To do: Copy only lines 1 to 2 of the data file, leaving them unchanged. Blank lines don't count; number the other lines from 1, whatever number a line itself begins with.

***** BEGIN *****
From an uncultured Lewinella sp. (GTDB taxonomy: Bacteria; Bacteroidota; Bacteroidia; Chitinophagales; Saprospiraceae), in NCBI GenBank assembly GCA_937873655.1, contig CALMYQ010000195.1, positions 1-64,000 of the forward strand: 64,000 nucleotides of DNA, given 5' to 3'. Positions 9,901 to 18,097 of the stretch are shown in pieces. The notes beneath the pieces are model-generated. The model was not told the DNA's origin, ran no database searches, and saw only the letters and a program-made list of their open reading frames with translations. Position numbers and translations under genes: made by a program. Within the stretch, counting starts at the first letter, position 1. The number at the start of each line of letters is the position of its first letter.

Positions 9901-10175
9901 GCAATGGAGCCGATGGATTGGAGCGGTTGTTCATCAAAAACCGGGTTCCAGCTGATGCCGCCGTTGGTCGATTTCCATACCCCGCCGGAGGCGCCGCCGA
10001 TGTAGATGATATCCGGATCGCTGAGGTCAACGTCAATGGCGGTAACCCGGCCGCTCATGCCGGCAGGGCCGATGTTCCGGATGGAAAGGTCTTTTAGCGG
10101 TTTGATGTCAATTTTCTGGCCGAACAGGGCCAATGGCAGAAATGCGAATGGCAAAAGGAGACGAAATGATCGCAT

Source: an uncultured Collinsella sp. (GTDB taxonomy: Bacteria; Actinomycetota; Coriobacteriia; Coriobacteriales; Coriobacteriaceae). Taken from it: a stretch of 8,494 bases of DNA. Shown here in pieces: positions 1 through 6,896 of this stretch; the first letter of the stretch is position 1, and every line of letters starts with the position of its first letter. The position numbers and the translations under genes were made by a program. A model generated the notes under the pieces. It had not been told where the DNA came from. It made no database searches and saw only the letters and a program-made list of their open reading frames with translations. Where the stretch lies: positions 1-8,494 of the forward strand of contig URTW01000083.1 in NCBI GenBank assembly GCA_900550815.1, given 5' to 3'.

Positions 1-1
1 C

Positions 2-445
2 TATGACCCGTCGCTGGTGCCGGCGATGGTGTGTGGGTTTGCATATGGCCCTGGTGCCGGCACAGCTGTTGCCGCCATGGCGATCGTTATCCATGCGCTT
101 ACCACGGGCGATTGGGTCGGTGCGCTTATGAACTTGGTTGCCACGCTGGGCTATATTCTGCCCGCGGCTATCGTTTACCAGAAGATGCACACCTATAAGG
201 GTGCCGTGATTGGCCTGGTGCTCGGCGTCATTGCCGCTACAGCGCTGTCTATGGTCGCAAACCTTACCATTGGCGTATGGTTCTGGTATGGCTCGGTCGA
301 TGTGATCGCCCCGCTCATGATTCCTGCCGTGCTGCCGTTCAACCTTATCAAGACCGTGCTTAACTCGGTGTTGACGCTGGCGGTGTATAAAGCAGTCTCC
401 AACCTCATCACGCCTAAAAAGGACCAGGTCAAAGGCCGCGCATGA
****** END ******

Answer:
From an uncultured Lewinella sp. (GTDB taxonomy: Bacteria; Bacteroidota; Bacteroidia; Chitinophagales; Saprospiraceae), in NCBI GenBank assembly GCA_937873655.1, contig CALMYQ010000195.1, positions 1-64,000 of the forward strand: 64,000 nucleotides of DNA, given 5' to 3'. Positions 9,901 to 18,097 of the stretch are shown in pieces. The notes beneath the pieces are model-generated. The model was not told the DNA's origin, ran no database searches, and saw only the letters and a program-made list of their open reading frames with translations. Position numbers and translations under genes: made by a program. Within the stretch, counting starts at the first letter, position 1. The number at the start of each line of letters is the position of its first letter.

Positions 9901-10175